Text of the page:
I admit to spending most of my life not understanding the true value of female friendships. It’s not that I didn’t have friends, some of those long-lasting, but I didn’t understand how the friendships I’d form would be so influential in helping me grow as a wife, mother, Christian, and a semi-normal functioning member of society. I say semi-normal because these friendships have also taught me how to push the envelope at times and stop caring if I fit into the camp of what others deem as normal.
It was about two months ago when I found myself discussing the varying roles women play with my 12-year-old daughter – working mom, stay at home mom, full-time volunteer mom, independent business owner mom, and the list goes on.
As we discussed the diverse world of moms, my primary goal was to help my daughter understand that she has choices. That one day, she’ll get asked questions that no man in Corporate America will ever be asked – “Are you going back to work after the baby’s born?” or “How do you plan to juggle motherhood and your career?”
I choose to work full-time. My kids spent many of their years in daycare, and I don’t regret that choice, but I’m not the mom who feels like my daughter must follow in my footsteps to be successful. Our employment status or the work we get paid to do doesn’t define who we are or our importance in society. I can say all of those things, but the reality is that I can only approach my guidance to her as she grows into a woman as someone who’s always chosen the path of “working mom.”
This is where I began to truly understand the beauty of female friendships and my love for the tribe of women I’ve established in my life.
I don’t have to understand it all (what a relief). I have a group of amazing women who are a shining example of what it means to make your own way as a woman in this world. These same women who’ve influenced me in so many ways over the years can fill in the gaps where my experience lacks. I’ve effectively found my tribe, and I no longer see this as something optional but critical to who I am. Even better? There’s just too many in my tribe to list by name.
There’s the friend I share wine with while we talk about the challenges of working and raising a family. She understands the tough decisions we make, the sacrifices on both ends every day, and the days when we wish we fell into one of the other categories of Mom.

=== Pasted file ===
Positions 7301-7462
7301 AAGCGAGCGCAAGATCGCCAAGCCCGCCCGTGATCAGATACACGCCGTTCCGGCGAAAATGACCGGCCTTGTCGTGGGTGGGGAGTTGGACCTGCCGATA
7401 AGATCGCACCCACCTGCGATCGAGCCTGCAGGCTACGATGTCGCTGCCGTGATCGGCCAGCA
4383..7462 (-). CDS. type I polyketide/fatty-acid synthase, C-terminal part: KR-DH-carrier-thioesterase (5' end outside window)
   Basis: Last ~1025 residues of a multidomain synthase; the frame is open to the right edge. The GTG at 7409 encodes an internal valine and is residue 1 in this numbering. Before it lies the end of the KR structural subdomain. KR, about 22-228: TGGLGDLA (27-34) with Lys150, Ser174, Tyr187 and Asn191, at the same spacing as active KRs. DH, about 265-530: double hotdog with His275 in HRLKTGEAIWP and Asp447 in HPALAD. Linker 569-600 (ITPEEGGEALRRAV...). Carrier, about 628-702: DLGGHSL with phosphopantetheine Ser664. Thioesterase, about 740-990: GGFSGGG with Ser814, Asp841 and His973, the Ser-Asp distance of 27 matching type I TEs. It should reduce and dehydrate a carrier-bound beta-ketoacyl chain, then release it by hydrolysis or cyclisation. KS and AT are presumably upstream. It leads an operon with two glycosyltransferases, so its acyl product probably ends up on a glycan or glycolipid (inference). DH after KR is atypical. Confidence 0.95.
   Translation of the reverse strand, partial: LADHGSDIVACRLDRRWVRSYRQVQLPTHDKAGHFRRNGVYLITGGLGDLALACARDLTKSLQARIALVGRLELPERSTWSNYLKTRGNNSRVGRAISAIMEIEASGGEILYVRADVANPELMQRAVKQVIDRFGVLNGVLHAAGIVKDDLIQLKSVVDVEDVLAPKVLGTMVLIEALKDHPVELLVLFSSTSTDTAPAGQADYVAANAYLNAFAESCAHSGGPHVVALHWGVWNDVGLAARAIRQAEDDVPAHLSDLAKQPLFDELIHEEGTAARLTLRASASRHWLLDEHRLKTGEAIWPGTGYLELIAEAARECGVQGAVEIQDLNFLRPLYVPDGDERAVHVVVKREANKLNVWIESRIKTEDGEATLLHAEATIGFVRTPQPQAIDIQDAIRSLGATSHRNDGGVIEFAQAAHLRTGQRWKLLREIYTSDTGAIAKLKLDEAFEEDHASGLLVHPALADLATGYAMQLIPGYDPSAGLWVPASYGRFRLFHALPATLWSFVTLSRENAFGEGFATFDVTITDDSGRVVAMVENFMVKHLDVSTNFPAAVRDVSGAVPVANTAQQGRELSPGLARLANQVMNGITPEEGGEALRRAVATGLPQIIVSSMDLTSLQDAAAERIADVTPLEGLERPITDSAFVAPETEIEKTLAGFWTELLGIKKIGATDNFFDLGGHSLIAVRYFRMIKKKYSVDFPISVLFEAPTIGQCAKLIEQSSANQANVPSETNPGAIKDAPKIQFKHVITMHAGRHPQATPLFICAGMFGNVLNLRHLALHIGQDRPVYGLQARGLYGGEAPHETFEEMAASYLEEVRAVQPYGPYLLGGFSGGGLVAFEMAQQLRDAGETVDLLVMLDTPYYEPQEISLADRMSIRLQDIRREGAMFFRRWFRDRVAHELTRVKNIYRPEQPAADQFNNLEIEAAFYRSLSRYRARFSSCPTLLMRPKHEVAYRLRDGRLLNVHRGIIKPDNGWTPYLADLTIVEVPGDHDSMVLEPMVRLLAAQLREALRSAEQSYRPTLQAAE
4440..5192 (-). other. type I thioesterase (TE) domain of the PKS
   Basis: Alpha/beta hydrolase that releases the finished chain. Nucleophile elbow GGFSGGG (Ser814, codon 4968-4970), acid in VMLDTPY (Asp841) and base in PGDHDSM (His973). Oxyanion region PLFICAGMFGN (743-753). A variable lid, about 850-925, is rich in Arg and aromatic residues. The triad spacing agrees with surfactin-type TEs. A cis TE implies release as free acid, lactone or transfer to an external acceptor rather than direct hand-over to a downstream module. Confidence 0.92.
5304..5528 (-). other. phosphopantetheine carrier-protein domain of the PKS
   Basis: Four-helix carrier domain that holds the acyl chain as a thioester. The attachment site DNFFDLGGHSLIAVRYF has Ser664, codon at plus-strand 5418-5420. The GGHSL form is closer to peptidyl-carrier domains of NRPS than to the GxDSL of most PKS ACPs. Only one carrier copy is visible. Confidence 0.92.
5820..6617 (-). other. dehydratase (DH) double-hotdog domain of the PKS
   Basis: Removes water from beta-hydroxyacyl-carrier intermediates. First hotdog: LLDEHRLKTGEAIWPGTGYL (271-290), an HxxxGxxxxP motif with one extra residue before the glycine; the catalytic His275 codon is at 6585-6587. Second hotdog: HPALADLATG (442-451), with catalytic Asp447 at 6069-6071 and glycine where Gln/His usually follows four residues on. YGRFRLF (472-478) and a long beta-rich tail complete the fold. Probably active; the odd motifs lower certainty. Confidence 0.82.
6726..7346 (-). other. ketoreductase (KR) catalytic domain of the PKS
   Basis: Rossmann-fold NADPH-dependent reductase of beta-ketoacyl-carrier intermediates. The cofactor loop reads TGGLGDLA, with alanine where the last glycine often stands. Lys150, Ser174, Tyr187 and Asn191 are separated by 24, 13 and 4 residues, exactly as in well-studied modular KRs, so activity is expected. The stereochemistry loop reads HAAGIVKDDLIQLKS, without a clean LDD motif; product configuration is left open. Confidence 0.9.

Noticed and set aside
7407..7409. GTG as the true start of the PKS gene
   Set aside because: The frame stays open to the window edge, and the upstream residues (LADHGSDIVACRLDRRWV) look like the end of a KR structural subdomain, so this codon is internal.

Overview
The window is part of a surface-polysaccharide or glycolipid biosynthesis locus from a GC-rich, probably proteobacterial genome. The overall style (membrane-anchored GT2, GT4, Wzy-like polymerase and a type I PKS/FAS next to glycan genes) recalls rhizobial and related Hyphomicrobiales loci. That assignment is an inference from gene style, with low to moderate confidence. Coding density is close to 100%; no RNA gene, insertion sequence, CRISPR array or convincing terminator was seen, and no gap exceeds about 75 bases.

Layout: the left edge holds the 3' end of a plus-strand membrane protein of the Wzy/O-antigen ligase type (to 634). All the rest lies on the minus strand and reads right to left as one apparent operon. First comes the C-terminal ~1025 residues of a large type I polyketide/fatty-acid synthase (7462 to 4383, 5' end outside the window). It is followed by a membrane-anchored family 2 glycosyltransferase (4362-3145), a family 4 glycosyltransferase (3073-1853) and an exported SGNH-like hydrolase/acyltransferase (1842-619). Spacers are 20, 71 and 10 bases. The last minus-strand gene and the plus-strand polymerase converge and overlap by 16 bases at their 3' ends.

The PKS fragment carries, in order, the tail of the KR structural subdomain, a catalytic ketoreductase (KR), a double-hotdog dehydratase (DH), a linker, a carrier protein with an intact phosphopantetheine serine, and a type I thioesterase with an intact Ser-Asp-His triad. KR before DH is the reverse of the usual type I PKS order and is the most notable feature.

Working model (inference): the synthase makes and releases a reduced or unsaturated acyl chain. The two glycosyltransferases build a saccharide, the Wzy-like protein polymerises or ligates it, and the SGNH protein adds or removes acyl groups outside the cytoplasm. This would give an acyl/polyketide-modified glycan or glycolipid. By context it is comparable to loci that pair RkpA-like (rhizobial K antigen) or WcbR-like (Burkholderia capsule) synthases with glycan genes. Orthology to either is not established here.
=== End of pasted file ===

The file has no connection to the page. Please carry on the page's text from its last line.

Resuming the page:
I have the women I can’t live without. The ones who parent my kids when I’m not around, show up to their events when they have a hundred other things to do, and re-arrange their schedule to drop off or pick up a kid because some days it just takes a village.
The one’s who’ve gone before me are the women who’ve raised their children and are watching them leave for college or find their way in the world. They openly share their mistakes and reassure me when I think I’ve royally screwed up and destined my children for years of therapy.
Iron sharpens iron perfectly describes the women who push me to get up early two days a week. Not so I can lose weight, but so I can be the healthiest me to compensate for the years that kid stress is shaving off my life and the wine I refuse to live without (also a direct result of kid stress sometimes or just because it’s Tuesday and some weeks, Tuesday deserves to be celebrated). They’ve also helped me determine what it truly means to grow personally and in my faith with no judgment and plenty of room for grace, which is a blessing I’m thankful for each day.
You wonderful, amazing women who’ve taken your passion in life and used it to help provide for your families are my heroes. Those passions are diverse, and it takes boldness to step out in faith and create your own business. You inspire me creatively and also tend to be the ones who push me to keep following my passion of writing.
Speaking of writing, there’s my writing community that consists largely of the fun, brilliant and super talented women on this blog who put themselves out there because they have a voice that deserves to be heard. We share diverse opinions and perspectives that are celebrated amongst each other and not condemned which isn’t always the case in a world where it can be easier to tear each other down instead of build each other up.
I could go on and on, but the bottom line is that I’d be proud for my daughter to follow in the footsteps of any of these women. I celebrate them and their choices, even when they aren’t the choices I chose to make because they deserve to be celebrated. I never wanted to be a part of a tribe that consisted of women just like me. Where would the fun be in that? I wanted to be challenged, inspired, forgiven, encouraged, and made to laugh every single day because we should never take ourselves too seriously. That’s the stuff my tribe is made of.